posted by David Adams on Thu 28th May 2009 16:12 UTC
IconHere at OSNews we believe that in many ways the future of computing is mobile. It's also a pretty exciting field, since it's been so dynamic over the past ten years, with platforms rising and falling, and no one vendor ever rising to dominate. But this "wild west" market can be a real source of anxiety for mobile-oriented software developers, who have to gamble on which platform to support, or go to the extra effort of placing multiple bets. Maybe it's not a huge problem for hobbyists or developers of simplistic apps, but as the devices get more powerful, it's enabling the development of more powerful apps. If only these developers could develop a sophisticated mobile app that could be deployed on all the major mobile platforms. Now they can. There's an open mobile framework called Rhodes that allows developers to write an app that will deploy on iPhone, BlackBerry, Windows Mobile, Symbian and Android.

Ah, "write once, run anywhere." Where have we heard that promise before? It's been fourteen years since Java launched, and we still haven't achieved the the "write once, run anywhere" vision on desktop PCs they way they promised back then.

Or haven't we?

On May 23, 1995, Sun's John Gage and Netscape's Marc Andreessen officially announced Java at the SunWorld conference, and indicated that it was going to be built into Netscape Navigator. The early enthusiasm about Java and its inclusion into the browser was just one of many reasons that people started to see the browser's potential to make the operating system irrelevant. Microsoft and Bill Gates certainly weren't ignorant of that possibility, and launched an all-out assault to ensure not only that developers continued to make software for Windows, but that if browser-based apps were to ever emerge, they would emerge into a fractured browser market, or better, a Microsoft-dominated browser market.

14 years later, Java never made its splash in the desktop PC world, and client-side Java apps are not common, but Java emerged as a major force in server-side enterprise software, a market that also suffered from platform fragmentation. And despite Microsoft's best efforts, Bill Gates' worst nightmare has largely come true. A major portion of consumer-oriented application development has shifted to the web.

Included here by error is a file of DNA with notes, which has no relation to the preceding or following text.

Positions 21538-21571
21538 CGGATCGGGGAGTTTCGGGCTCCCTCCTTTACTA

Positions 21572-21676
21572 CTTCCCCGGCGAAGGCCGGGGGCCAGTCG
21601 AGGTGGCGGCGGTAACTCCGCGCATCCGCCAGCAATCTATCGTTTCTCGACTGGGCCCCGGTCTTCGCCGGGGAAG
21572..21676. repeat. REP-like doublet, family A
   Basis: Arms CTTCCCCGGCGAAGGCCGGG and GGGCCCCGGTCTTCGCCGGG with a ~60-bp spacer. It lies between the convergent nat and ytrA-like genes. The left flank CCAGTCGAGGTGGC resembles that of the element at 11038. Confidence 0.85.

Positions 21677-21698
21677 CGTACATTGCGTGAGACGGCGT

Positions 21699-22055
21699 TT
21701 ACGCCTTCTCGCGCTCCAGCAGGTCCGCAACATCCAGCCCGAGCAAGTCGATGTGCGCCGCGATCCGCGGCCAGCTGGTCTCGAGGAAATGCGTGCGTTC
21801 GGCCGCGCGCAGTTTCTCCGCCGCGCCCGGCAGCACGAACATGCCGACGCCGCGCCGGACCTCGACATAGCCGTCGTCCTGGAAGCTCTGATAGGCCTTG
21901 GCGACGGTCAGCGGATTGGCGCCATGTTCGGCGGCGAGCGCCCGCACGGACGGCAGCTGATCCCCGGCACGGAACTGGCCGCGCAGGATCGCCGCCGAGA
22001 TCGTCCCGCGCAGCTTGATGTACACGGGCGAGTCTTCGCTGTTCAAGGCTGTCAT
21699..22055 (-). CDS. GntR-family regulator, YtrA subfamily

Much of today's web application development is done on the so-called LAMP platform, with PHP, Perl, Python, or Ruby, often as part of a framework, mated to Apache and MySQL on Linux, with HTML and Javascript (and AJAX) for the user interface. Early web apps were awkward at best, but a combination of better UI technologies and years of practice has made it possible to design elegant and useable applications for the web "platform."

This is where Rhodes comes in. The first step that Rhomobile, the developer of the Rhodes framework, took was to implement Ruby on all the major mobile platforms. Some people think of them as "The mobile Ruby company." Then they created a Model View Controller framework for their mobile Ruby implementations. Rhomobile's CEO described it to me as, "Ruby on rails is to web development what we are to mobile device development."

The bold move that Rhomobile made, and history will probably best judge whether it's folly or genius, is to use HTML for user interface development. Thus, instead of having to develop the UI in Objective C, C++, Java, or .NET for each device, you do it once in HTML and deploy on all the devices. Rhomobile claims that thanks to their framework, "You don't even have to know much about Ruby. HTML was chosen because of people's familiarity with it."

Despite the Ruby/HTML approach, these aren't browser-based apps. They're locally executing, device-optimized native mobile applications with support for geolocation (GPS), PIM contacts and camera.

Rhomobile makes some pretty bold claims about how this approach speeds up the development process, even if you ultimately only want to launch on one device. The consensus among their developers is that using Rhodes to develop a mobile app takes about 1/5 the time of building it natively using the device's standard tools. Wikipedia had an Objective C-based iPhone app, and when they found out about Rhodes, they re-wrote it using Rhodes with an HTML-based interface and only used 1/5 of the code.

Rhodes is dual-licensed under the GPL and a commercial license. Developers who open-source their apps may use the GPL version of the framework and pay no fees. Commercial developers may license the commercial version of Rhodes and negotiate either a revenue share or per-seat fee with Rhomobile.

Rhomobile's latest project is RhoHub, a hosted development environment intended to make it easier to launch a web-enabled mobile app.

More information about Rhodes is available at Rhomobile's web site. If you'd like to try out an app built with Rhodes, they have a page listing several of their more high-profile ones, several of which are free of charge.

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